Rémy Chauvin

Humans, Apes and Birds Publication date : September 1, 2000

This book, aimed at the general reader, summarises recent studies about apes. It shows that humans are both closer to apes than had been previously thought (apes too have minds) and more unlike them because humans share common traits with birds (only humans and birds are capable of articulated speech). Chauvin describes experiments that have shown that apes are capable of reasoning, feeling empathy, using cunning and dealing with symbols, as well as of making and using tools by which their different cultures can be identified. But he also points out that birds alone possess a form of articulated language similar to that of humans. It has been demonstrated that parrots understand what they utter, and that they are capable of teaching one another.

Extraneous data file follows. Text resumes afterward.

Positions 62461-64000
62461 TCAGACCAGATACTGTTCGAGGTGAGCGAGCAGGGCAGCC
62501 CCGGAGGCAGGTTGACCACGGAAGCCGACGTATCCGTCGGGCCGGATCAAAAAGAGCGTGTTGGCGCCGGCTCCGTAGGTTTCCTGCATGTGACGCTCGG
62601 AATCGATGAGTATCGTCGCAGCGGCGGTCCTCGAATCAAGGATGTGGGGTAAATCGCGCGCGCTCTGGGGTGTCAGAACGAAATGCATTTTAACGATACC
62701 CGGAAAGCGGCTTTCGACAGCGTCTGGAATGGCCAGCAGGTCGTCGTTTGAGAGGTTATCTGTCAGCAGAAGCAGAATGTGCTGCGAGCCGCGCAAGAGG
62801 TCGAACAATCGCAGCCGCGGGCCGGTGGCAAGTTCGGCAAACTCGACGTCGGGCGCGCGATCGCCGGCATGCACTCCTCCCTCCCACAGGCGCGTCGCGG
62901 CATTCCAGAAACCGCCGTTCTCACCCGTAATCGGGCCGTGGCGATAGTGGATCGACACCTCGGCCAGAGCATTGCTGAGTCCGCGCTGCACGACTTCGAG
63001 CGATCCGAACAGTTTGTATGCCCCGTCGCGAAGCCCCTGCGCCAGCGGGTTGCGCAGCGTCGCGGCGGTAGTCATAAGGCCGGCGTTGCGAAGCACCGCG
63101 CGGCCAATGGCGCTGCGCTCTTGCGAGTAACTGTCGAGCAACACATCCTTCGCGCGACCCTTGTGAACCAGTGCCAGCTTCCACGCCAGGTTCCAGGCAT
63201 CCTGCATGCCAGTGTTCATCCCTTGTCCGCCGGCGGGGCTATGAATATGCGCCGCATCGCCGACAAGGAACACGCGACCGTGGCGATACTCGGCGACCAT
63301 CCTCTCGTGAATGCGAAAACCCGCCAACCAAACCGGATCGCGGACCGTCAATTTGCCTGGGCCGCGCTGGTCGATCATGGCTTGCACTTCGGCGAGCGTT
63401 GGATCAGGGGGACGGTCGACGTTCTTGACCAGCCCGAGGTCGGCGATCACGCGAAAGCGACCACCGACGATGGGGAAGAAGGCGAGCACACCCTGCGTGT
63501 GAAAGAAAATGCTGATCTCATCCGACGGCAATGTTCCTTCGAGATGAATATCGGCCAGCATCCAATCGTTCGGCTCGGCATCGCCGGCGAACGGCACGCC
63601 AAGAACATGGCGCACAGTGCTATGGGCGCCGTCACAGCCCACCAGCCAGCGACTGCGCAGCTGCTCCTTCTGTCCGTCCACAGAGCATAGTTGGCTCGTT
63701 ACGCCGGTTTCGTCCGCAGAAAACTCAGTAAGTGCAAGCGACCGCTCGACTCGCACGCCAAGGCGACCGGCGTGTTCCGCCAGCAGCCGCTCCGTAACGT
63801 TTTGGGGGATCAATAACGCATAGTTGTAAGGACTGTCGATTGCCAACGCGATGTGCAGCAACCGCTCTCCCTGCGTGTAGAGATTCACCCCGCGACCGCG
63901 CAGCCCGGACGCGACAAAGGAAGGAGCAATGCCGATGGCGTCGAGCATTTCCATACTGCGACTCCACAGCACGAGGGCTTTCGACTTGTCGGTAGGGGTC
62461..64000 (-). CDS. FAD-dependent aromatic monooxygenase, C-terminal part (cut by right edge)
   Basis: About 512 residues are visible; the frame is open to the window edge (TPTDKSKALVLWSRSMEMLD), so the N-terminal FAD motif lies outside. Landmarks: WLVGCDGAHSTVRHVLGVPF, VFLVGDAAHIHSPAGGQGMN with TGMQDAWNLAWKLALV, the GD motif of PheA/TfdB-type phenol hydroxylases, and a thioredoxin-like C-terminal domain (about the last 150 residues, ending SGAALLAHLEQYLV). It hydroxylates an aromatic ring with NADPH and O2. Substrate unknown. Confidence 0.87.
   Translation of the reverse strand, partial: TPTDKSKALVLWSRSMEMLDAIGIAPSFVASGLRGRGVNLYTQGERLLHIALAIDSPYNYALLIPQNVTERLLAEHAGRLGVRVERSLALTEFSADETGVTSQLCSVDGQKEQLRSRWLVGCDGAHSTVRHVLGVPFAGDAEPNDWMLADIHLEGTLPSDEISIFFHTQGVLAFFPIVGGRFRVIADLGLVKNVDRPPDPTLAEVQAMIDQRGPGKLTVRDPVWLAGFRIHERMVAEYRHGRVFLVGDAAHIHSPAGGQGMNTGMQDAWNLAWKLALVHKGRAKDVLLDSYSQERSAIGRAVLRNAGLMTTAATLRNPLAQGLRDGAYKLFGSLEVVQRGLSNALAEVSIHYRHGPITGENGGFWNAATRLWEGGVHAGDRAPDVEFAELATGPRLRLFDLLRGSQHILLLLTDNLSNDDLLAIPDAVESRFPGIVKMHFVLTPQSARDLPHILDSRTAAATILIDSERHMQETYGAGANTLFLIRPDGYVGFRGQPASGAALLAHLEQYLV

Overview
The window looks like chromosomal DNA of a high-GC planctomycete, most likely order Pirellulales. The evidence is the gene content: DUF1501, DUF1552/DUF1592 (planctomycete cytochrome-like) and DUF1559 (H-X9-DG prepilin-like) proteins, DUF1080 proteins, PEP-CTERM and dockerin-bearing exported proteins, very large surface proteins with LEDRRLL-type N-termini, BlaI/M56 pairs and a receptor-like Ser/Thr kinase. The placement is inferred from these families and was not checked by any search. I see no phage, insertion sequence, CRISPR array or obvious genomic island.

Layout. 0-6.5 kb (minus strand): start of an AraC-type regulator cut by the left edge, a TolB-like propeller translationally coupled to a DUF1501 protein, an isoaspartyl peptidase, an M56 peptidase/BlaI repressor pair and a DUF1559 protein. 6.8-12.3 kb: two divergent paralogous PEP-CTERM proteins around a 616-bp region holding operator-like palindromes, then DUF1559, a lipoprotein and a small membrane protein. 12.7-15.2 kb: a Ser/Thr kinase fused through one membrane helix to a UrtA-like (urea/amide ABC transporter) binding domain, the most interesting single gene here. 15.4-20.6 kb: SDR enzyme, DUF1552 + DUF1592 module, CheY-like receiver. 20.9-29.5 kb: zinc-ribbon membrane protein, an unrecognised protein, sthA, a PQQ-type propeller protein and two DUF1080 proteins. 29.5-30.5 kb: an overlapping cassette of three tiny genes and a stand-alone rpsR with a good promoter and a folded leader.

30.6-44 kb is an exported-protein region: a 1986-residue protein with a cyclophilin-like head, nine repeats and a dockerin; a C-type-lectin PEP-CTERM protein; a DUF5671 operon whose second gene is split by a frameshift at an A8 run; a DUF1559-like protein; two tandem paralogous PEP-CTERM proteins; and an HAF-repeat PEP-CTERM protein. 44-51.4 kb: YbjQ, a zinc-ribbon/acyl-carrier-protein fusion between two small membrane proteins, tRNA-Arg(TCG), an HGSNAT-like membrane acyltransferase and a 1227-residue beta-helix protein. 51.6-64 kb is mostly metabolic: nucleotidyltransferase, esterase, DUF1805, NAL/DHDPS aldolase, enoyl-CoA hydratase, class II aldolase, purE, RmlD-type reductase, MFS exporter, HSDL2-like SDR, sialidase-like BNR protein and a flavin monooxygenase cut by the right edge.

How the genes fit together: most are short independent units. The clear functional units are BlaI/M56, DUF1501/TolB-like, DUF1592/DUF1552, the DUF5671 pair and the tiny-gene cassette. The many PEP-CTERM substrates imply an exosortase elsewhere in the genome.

At the end of this fascinating book, Chauvin suggests that sociology should give way to ethology, i.e. that the interpretation of statements should be replaced by the observation of behaviour patterns.

Rémy Chauvin is an honorary professor of animal biology at the Sorbonne.